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**I am not a medical professional and the information on this blog is not to be construed as medical advice of any kind. ALWAYS consult with your child's doctor before making any kind of changes to his/her treatment, feeding schedule, etc.**

Thursday, February 19, 2015

ASPEN Clinical Nutrition Week 2015

This past weekend, I had the privilege of traveling to Long Beach, California to attend ASPEN's Clinical Nutrition Week convention with the Feeding Tube Awareness Foundation. After a very stressful week last week, I was SO ready for a vacation all by myself! It started off on a great note too. The plane was teeny but there was nobody in the seat next to me so I got to stretch my legs out as much as I wanted.

I was more productive during my hour long plane ride than I've been in any other one hour period in recent history because the only interruption I had was the flight attendant bringing me a beverage. I welcome that kind of interruption. I got several lists made and just got to take some deep breaths and let go of the stress from the week.

This is the 4th medical conference I've attended for the purpose of promoting the Feeding Tube Awareness Foundation and I am hooked. I absolutely LOVE the work we are doing! I also like it when I get my name badges and they say things like this:
Not entirely sure how I got put into the PhD/Researcher category but it looks nice next to my name. Maybe someday...

My friend/colleague Traci (the founder of FTA) and I spent most of our weekend running a booth in the exhibition hall where we had the opportunity to talk to hundreds of clinicians (doctors, nurses, and dietitians) about the mission of FTA. Here's the booth:
(picture courtesy of Traci)

We also had a little bit of down time on Sunday and that gave us time to walk down to the pier and enjoy the beautiful weather.

And now for the news.
*Disclaimer: what I'm about to say does not answer ALL of the unanswered questions about ENFit but it does answer a couple of them*

The big, wonderful, fantastic, exciting news is that we have now SEEN a 60ml ENFit O ring syringe. They DOOOOOOO exist, just like we hoped they would. Unfortunately, NeoMed has not received final FDA approval for them yet so we were not able to take a picture of the prototype, but rest assured there ARE going to be ENFit O ring syringes. According to the reps we talked to, NeoMed syringes are already available through most of the major supply companies and will continue to be available through those companies during and after the ENFit transition so those who are doing blenderized diet with O ring syringes, you WILL be able to get them.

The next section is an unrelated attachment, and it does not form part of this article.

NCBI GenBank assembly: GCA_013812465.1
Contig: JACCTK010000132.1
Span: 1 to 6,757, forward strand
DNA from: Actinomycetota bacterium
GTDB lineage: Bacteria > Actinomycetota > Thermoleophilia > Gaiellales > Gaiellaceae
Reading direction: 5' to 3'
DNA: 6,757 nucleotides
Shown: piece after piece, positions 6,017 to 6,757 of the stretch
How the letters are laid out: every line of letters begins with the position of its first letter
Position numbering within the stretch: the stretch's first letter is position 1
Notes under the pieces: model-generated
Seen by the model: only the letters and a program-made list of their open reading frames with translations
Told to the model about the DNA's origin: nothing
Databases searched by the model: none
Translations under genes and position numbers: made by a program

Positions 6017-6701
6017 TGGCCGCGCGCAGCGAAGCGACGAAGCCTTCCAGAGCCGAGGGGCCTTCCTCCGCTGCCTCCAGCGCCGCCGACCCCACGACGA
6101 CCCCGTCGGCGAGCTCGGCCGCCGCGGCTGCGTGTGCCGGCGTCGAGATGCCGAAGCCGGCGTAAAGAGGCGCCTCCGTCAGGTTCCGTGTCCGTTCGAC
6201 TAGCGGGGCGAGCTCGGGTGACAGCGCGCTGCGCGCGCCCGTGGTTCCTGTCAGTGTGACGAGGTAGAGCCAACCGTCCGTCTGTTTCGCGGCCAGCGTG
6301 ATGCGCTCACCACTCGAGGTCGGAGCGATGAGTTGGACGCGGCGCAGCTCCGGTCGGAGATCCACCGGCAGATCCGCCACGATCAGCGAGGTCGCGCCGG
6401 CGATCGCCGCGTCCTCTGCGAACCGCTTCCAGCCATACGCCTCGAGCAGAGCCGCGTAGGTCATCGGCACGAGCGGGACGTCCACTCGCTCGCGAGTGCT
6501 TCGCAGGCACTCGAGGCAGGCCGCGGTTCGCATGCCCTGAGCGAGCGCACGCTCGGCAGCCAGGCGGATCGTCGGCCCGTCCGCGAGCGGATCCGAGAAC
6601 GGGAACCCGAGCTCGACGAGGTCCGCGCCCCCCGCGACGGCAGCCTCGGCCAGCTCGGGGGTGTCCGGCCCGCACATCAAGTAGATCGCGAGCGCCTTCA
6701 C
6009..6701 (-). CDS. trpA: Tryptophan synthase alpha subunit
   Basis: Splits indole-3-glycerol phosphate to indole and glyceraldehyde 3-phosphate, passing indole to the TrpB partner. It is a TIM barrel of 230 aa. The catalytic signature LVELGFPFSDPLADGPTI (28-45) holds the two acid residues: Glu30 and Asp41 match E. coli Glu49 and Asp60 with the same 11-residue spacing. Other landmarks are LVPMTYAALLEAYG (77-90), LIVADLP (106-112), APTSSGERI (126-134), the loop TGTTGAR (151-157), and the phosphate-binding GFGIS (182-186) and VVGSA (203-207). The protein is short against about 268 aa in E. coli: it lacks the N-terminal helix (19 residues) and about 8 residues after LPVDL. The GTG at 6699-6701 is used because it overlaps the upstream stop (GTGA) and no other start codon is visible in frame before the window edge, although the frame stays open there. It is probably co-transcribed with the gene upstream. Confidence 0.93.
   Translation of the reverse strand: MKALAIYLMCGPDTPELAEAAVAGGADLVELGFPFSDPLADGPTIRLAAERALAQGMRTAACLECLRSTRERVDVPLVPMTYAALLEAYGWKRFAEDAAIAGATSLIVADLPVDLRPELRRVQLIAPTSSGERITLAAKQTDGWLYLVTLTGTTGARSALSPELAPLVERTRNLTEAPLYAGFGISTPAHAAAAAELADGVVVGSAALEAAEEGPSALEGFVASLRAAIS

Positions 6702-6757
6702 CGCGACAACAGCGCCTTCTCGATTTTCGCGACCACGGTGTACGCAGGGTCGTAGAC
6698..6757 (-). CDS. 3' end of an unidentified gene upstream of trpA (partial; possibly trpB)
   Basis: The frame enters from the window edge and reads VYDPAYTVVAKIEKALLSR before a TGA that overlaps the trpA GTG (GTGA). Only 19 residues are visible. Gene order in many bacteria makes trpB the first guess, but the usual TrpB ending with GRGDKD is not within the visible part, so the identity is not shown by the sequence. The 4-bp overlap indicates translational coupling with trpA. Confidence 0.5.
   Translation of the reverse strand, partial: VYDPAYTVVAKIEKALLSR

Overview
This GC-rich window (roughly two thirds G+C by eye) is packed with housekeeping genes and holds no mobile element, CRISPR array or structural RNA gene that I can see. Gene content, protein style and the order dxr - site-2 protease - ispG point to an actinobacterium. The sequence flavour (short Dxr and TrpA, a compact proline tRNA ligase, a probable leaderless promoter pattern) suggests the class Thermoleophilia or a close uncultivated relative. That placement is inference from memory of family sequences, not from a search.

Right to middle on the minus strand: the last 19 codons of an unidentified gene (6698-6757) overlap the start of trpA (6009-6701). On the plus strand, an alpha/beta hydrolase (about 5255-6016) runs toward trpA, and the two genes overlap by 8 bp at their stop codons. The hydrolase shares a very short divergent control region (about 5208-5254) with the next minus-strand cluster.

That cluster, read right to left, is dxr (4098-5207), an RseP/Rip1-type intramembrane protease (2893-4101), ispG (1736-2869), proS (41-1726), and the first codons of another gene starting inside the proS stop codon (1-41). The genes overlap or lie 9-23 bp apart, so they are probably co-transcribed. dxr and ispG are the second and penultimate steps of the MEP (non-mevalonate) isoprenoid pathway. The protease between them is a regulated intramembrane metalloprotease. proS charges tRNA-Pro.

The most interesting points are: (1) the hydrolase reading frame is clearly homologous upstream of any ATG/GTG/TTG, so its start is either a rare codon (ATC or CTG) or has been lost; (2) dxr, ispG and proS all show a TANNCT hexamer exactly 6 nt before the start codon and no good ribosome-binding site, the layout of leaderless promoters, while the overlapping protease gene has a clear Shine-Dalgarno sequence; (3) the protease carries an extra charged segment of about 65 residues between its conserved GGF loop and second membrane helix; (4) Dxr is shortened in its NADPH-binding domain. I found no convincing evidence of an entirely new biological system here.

Another exciting bit of news to report is that we have also seen 2 different prototypes of medicine bottle adapters that will work with ENFit medication syringes. The 2 we saw were very different from each other. One was a very simple design. It was a screw-on cap with a small peg on the top (like the tip of a slip tip syringe) and the ENFit syringe would fit over the top of the peg. The other was a lot more complicated. It was made out of a rubbery material and had a cone shaped piece that fit down into the bottle, and then an ENFit connector attached to the top that the ENFit syringe would screw into. Either way, there ARE medicine bottle adapters for ENFit syringes. It is hard to be patient and live with the unknowns of the ENFit transition, but most of the products that we all have questions about (i.e. syringes and medicine bottle adapters) are still pending FDA approval and that is why we have not seen information released yet. We did see these prototypes at CNW though, so they really do exist!

*Update: thanks to Abby at ThriveRx, here is the Covidien medicine bottle adapter:

We did get to see (and take pictures of) a few ENFit products. Boston Scientific had a sample of a Y port extension that will be coming out when they release their new low-profile balloon button this summer. The extension will be compatible with the MicKey button and the AMT Mini One button as well. They also had a couple of adapters. One was ENFit to catheter tip, which will allow people to connect the adapter to an ENFit extension tube or feeding tube and use a catheter tip syringe with it. They also had an ENFit to slip tip adapter, which will allow for the use of current slip tip syringes for meds. That should help ease the transition to finding ENFit medicine syringes and bottle cap adapters. Here are a few pictures of the items Boston Scientific had on display:

We also got to see the Corpak Farrell Valve bag with the new ENFit connector on it. Here are a few pictures of that. Here is the Farrell Valve connector with a transition adapter, which is how they will be delivered during the first stage of the transition:

Here is what it looks like without the transition piece:

And this is what it will look like when there is a feed set connected to the Y on the Farrell Valve tubing:

We had some great conversations with clinicians and reps from some of the companies that manufacture and distribute feeding tube-related products. We wrapped up an amazing Feeding Tube Awareness Week while we were there, and I am excited to see where things go for FTA in the next few months!


  1. Thanks for all the insider info ;) You guys are awesome!

  2. Thank you for the pictures, information, and even the exciting news of an o-ring on the horizon.


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